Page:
High on our list of Basic Problems with the World Today is the ubiquitous abuse of language as a means to mislead and falsify. In fact, we’ve dedicated one of the drums in our very limited kit to pounding out messages on the ever-increasing deterioration of “rhetoric” in the classic sense of that word.
As the mandatory trip to the Oxford Dictionary and to Wikipedia quickly discloses, “Rhetoric” is the art of writing and speaking with force and originality. Rhetoric was taught as a basic part of the Trivium portion of a classical education and cannot be mastered except in relation to the Trivium as a whole.
Grammar is the art of inventing symbols and combining them to express thought; logic is the art of thinking; and rhetoric is the art of communicating thought from one mind to another; the adaptation of language to circumstance.
. . .
Grammar is concerned with the thing as-it-is-symbolized. Logic is concerned with the thing as-it-is-known. Rhetoric is concerned with the thing as-it-is-communicated.
(For a great, book-length treatment of the Trivium and classical education, get Stratford Caldecott’s Beauty and the Word published by our friends at Angelico Press.)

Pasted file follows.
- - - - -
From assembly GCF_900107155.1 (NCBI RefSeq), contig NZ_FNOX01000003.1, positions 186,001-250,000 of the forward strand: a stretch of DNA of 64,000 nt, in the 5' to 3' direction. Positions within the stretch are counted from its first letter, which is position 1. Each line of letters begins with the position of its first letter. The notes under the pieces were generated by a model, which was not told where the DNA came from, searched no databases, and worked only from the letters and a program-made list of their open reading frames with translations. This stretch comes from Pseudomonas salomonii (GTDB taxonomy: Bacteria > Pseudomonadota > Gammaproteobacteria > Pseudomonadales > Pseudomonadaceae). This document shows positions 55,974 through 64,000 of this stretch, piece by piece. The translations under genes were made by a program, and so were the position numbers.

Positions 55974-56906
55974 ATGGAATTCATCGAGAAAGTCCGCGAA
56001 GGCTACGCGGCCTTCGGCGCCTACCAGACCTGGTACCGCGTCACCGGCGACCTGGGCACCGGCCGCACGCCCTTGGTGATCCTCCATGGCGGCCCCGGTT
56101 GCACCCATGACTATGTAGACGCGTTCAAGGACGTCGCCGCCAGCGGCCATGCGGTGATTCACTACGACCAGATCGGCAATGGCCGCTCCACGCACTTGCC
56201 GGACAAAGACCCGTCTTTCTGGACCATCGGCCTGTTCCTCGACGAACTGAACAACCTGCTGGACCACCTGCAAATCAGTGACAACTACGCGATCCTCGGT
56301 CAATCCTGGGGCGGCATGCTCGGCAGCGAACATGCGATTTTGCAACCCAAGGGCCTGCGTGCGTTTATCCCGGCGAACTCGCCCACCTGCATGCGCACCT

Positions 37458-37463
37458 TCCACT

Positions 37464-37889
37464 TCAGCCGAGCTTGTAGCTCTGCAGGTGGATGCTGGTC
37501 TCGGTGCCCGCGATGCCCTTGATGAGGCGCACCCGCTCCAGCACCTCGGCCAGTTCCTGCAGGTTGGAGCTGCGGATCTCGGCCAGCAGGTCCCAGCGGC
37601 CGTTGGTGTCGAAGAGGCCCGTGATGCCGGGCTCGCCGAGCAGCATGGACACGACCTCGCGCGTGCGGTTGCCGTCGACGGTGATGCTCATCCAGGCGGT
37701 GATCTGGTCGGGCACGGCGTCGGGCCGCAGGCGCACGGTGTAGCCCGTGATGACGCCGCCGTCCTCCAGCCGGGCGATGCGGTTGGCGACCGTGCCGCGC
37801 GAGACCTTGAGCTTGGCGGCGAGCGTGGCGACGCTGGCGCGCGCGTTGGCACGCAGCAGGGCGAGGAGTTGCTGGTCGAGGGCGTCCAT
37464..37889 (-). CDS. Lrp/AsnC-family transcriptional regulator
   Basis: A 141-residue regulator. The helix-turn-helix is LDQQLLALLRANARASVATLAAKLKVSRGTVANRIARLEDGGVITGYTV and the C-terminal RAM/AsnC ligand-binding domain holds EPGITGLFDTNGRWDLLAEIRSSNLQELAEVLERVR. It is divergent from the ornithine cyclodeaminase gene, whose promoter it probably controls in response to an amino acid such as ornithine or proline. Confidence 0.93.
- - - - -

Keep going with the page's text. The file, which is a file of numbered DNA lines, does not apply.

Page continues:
Modern education has divorced the three arts of the Trivium from each other and from the rest of education and has eliminated any moral component (even the Platonic moral component) from communication. As a result, even speakers and writers well-intentioned toward defending the Truth readily fall into abuses of rhetoric, succumbing to the predominant consequentialist ethic so prevalent in today’s media (hence the distinction between “communicant” and “Communicant”).
John L. Allen, Jr. discusses a particularly clear example of this abuse of rhetoric and offers his own plea on this issue in his recent post in Crux. Cluny’s intent is to eschew participation in the debates of the day, no matter how patent the evils, because there are many, many, far better voices on the Front Line forcefully articulating the Truth in debates. It is a core part of our mission, however, to keep the classical values alive and strong in today’s culture. Hence, the drum beat.